I see a huge range of possibilities for creating complex characters if one wants to focus on their work. It needn't just be a data point on a character sheet; it can be an integral part of who they are and how their story unfolds, if developed correctly. The same goes for nearly any other aspect of a character; in a futuristic setting, blonde or red hair may be extremely rare, so it is seen as a status symbol. Hence, having a character with one of these could experience a large degree of conflict over this. Same for eye color or skin tone... basically anything can become a story if it is handled correctly. They needn't be relegated to merely biographical information unless the writer does not wish to focus on them.
 

Onyx

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Again, what you are focusing on is simply a matter of writing well. It is pretty standard advice that anything which doesn't drive the story forward or develop the character is to be cut. I don't see the OP speaking about saying "so and so is a plumber" as a means of shortcutting character development, given the comments on the four examples provided.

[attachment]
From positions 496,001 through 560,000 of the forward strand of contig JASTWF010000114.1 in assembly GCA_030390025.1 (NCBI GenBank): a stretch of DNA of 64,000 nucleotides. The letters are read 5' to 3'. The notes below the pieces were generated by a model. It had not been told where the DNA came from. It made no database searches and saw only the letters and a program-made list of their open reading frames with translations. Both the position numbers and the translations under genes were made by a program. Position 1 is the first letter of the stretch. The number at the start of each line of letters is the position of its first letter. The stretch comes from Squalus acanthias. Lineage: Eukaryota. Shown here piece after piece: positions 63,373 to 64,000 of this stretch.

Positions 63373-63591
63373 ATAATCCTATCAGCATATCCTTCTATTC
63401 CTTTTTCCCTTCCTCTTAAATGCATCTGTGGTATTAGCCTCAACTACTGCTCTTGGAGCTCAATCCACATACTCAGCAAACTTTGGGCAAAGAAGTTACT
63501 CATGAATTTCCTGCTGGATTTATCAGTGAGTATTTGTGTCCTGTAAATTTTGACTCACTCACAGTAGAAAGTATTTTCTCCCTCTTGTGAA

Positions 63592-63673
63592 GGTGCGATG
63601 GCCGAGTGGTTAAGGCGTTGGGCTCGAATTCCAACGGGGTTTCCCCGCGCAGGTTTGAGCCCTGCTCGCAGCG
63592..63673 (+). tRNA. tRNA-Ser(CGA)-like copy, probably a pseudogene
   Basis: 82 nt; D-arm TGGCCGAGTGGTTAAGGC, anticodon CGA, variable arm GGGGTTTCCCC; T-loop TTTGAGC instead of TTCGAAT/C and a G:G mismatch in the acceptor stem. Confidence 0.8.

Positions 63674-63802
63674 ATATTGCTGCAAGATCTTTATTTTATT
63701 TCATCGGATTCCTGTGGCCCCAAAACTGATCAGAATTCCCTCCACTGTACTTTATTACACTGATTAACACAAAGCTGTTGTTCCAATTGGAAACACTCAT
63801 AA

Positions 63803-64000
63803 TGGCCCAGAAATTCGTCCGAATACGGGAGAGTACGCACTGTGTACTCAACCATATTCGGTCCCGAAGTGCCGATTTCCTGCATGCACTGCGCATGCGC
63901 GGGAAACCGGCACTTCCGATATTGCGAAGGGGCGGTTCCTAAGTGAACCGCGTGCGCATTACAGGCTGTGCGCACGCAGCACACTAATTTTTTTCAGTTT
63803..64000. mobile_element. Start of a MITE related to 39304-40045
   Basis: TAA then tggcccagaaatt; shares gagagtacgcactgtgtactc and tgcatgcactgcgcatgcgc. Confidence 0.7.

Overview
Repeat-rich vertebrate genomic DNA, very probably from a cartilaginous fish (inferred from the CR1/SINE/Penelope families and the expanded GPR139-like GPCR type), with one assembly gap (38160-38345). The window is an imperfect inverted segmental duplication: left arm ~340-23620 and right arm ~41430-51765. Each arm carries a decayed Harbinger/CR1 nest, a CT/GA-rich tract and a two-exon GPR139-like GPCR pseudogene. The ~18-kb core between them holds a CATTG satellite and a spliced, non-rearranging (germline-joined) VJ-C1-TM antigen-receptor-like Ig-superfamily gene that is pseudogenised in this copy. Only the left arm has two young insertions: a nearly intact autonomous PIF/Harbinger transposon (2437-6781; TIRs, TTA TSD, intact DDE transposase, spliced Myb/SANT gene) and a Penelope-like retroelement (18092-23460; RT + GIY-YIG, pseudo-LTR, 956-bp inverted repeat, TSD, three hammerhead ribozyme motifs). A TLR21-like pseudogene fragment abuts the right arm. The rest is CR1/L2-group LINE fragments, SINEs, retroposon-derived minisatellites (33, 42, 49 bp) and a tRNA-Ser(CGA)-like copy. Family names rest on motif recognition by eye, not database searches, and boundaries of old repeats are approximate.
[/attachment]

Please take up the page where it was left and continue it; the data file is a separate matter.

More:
I see a huge range of possibilities for creating complex characters if one wants to focus on their work. It needn't just be a data point on a character sheet; it can be an integral part of who they are and how their story unfolds, if developed correctly. The same goes for nearly any other aspect of a character; in a futuristic setting, blonde or red hair may be extremely rare, so it is seen as a status symbol. Hence, having a character with one of these could experience a large degree of conflict over this. Same for eye color or skin tone... basically anything can become a story if it is handled correctly. They needn't be relegated to merely biographical information unless the writer does not wish to focus on them.
I don't see how your point is in any way the opposite of my point. The OP appears to be implying in several posts that stating what job the character has and how they perform is a way of showing who they are. And I was trying to dispel that notion.

In the case of the OP's 4 examples, any of them could easily be dispelled with a short passage, so they have no power unless used without any balancing character actions.